In today's edition of E&E TV's On Point, Monica Trauzzi interviews Robert Rosner, director of the Argonne National Lab. He has some interesting things to say about nuclear energy:
Monica Trauzzi: Where do you think the debate over nuclear stands and do you see it having a major role in the future of U.S. energy policy?For the transcript, click here.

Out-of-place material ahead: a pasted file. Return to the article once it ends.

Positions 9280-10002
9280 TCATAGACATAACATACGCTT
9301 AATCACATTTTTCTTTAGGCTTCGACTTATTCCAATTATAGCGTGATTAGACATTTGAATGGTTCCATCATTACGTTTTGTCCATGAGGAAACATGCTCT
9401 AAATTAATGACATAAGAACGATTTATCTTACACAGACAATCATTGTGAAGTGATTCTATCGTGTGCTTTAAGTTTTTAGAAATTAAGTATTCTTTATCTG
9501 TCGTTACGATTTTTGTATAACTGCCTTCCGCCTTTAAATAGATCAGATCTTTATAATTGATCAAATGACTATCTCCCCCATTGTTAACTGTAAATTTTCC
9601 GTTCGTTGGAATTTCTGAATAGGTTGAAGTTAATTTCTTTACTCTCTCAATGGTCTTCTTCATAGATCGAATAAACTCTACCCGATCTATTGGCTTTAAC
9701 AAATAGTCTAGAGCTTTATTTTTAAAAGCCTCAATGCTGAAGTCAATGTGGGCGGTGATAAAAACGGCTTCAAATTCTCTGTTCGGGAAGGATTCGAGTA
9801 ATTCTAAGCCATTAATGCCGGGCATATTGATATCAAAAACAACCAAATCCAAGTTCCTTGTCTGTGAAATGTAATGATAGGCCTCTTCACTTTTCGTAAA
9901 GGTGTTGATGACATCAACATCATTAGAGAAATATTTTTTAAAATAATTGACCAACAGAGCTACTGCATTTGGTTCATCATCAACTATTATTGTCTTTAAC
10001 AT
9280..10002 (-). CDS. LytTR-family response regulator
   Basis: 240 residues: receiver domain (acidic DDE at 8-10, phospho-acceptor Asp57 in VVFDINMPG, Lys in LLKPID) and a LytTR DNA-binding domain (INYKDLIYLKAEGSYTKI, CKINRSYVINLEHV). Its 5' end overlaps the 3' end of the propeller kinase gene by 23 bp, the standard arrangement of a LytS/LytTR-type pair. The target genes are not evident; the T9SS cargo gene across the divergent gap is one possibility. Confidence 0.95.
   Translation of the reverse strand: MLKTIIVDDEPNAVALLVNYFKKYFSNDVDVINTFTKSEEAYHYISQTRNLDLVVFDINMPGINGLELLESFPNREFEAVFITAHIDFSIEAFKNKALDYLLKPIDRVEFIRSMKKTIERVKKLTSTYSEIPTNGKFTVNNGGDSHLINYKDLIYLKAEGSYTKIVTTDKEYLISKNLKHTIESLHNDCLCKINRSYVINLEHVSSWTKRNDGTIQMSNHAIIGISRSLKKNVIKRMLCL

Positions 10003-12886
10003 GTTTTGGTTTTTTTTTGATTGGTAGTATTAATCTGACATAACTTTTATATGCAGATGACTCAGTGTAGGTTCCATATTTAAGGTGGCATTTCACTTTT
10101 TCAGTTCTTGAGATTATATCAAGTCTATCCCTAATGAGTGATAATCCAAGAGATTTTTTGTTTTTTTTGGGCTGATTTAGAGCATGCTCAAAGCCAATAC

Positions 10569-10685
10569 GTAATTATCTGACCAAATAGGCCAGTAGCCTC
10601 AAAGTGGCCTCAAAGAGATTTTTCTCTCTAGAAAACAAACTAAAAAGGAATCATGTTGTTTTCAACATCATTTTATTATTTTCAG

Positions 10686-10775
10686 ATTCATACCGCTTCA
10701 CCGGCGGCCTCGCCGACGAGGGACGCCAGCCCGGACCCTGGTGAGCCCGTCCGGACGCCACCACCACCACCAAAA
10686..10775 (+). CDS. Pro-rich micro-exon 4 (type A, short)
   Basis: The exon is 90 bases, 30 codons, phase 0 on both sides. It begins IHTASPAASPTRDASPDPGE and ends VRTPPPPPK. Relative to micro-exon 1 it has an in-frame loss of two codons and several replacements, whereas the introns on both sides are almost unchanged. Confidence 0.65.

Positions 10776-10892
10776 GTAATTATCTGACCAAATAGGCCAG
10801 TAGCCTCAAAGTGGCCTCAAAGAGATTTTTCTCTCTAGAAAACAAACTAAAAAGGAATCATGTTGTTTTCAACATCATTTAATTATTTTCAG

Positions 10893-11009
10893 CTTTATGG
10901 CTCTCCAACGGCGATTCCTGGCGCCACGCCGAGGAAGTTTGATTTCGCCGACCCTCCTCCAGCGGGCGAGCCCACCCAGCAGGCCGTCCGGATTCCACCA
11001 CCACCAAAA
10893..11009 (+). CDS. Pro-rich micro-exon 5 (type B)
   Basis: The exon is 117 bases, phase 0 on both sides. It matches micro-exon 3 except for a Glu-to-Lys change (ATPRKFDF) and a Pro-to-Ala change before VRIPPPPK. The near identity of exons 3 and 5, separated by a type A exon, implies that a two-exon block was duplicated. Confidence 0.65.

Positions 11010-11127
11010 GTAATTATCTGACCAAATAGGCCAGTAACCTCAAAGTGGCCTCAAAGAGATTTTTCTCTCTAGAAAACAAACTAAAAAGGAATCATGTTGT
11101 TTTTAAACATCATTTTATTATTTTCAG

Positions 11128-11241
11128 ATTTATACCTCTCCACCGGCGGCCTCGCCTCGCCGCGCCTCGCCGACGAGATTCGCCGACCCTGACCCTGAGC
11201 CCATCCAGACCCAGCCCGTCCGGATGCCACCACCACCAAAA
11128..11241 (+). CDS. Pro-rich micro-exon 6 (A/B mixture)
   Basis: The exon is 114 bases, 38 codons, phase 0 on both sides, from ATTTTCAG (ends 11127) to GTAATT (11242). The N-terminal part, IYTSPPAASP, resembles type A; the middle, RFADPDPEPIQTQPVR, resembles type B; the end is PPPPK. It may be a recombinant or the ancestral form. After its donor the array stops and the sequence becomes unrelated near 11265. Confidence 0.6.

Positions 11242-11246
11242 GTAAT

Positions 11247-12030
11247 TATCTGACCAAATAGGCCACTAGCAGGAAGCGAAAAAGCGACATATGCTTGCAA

Robert Rosner: So the answer is, let me start with the second part. I think nuclear is at some level unavoidable. When we think about what the energy mix will be for stationary power say 30 years from now or 40 years from now, it's very hard to see how you're going to avoid the use of nuclear power. Even in the most optimistic scenarios about carbon sequestration one question that does come up is, in the long term, if you're really talking about say time scales of the order of say a century, 100 years, does the United States, for example, have sufficient reservoir capacity to actually contain all the CO2 that would need to be, for example, pumped into the ground if you sequester it? The answer is, well, it's not so clear. So if you take the long view, not next year, not five years, but if you really take the long view of say 50 years from now, 100 years from now, it's very hard to see how you can avoid a source of energy such as nuclear. So having said that the question is, well, how do you get there? The rest of the world is plunging on ahead. There's no question about it. If you go to China or you go to India they're busy building nuclear plants. If you go to Europe the Europeans are starting to build nuclear plants.